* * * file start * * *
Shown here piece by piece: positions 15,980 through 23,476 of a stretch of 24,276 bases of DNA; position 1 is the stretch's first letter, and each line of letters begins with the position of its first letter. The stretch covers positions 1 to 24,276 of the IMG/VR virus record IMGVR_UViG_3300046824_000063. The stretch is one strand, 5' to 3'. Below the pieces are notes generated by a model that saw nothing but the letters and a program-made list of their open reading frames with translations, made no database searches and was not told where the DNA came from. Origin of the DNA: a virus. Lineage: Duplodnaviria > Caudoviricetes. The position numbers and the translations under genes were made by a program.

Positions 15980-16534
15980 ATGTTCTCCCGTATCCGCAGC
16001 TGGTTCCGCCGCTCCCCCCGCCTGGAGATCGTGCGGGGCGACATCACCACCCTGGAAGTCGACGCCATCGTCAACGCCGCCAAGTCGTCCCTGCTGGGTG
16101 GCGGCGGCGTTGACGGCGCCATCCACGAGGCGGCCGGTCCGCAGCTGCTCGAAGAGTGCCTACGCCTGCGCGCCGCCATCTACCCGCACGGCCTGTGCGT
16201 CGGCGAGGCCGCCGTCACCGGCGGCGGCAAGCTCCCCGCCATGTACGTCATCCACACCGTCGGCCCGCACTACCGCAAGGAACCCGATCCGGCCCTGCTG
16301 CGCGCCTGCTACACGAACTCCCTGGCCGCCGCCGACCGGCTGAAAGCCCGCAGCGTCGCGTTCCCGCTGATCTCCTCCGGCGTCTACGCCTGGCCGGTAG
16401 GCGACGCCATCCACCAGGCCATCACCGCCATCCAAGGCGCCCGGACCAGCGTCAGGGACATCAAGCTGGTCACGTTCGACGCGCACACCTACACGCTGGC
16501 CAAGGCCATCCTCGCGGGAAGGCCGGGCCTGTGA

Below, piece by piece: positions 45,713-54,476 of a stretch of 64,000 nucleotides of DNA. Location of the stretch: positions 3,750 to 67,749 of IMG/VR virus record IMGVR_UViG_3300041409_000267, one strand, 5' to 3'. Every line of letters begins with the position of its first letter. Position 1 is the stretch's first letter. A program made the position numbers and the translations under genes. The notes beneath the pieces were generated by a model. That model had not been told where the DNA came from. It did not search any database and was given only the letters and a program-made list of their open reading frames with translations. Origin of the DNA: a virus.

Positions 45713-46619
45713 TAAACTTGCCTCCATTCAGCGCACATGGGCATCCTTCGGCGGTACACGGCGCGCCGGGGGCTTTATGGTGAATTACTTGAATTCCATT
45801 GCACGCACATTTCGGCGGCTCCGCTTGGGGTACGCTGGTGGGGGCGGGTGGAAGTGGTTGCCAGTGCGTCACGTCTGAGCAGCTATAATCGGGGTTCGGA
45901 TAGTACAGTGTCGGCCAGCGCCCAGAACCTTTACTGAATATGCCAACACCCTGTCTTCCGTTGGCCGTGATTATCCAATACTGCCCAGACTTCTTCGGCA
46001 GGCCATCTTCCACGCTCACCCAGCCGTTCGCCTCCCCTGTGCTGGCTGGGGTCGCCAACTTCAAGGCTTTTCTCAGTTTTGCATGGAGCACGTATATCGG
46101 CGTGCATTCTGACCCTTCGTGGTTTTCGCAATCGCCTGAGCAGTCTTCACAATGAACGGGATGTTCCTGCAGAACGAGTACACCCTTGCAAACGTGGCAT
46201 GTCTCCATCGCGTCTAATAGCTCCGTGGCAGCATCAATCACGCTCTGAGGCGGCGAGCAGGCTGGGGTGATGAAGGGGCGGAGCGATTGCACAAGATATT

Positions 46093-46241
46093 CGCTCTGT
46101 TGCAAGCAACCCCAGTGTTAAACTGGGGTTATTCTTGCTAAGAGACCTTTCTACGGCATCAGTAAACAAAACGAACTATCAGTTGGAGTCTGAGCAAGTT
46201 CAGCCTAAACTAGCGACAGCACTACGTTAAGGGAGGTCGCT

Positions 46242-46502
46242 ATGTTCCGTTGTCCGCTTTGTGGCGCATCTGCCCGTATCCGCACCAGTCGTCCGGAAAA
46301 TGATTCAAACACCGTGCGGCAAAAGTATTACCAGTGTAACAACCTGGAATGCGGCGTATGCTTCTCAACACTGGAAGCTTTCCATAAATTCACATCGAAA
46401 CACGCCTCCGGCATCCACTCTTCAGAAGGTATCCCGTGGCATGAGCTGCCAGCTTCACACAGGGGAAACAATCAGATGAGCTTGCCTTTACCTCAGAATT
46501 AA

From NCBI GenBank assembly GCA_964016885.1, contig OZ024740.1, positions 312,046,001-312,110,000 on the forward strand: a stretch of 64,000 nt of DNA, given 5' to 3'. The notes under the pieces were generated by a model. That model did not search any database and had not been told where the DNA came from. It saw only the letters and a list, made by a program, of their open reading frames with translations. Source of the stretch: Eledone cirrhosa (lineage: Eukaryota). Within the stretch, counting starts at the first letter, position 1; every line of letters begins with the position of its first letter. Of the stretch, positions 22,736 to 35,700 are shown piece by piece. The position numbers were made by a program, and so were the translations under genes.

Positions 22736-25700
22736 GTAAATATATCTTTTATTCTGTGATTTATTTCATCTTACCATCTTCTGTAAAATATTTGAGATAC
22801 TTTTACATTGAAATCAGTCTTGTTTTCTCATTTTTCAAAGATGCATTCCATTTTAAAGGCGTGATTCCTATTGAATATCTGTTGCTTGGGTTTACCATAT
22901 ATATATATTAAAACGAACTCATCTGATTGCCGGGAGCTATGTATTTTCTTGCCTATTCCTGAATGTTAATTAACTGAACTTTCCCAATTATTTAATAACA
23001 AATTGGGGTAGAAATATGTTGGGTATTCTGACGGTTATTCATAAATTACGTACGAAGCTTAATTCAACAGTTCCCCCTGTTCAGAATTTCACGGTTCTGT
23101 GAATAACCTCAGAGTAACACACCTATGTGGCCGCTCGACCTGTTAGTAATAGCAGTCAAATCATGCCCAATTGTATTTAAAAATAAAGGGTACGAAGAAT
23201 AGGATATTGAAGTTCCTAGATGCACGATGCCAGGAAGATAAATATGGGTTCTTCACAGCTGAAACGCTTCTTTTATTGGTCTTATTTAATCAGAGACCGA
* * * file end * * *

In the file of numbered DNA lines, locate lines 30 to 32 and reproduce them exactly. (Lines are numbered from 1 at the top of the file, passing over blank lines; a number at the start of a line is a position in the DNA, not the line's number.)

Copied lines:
22801 TTTTACATTGAAATCAGTCTTGTTTTCTCATTTTTCAAAGATGCATTCCATTTTAAAGGCGTGATTCCTATTGAATATCTGTTGCTTGGGTTTACCATAT
22901 ATATATATTAAAACGAACTCATCTGATTGCCGGGAGCTATGTATTTTCTTGCCTATTCCTGAATGTTAATTAACTGAACTTTCCCAATTATTTAATAACA
23001 AATTGGGGTAGAAATATGTTGGGTATTCTGACGGTTATTCATAAATTACGTACGAAGCTTAATTCAACAGTTCCCCCTGTTCAGAATTTCACGGTTCTGT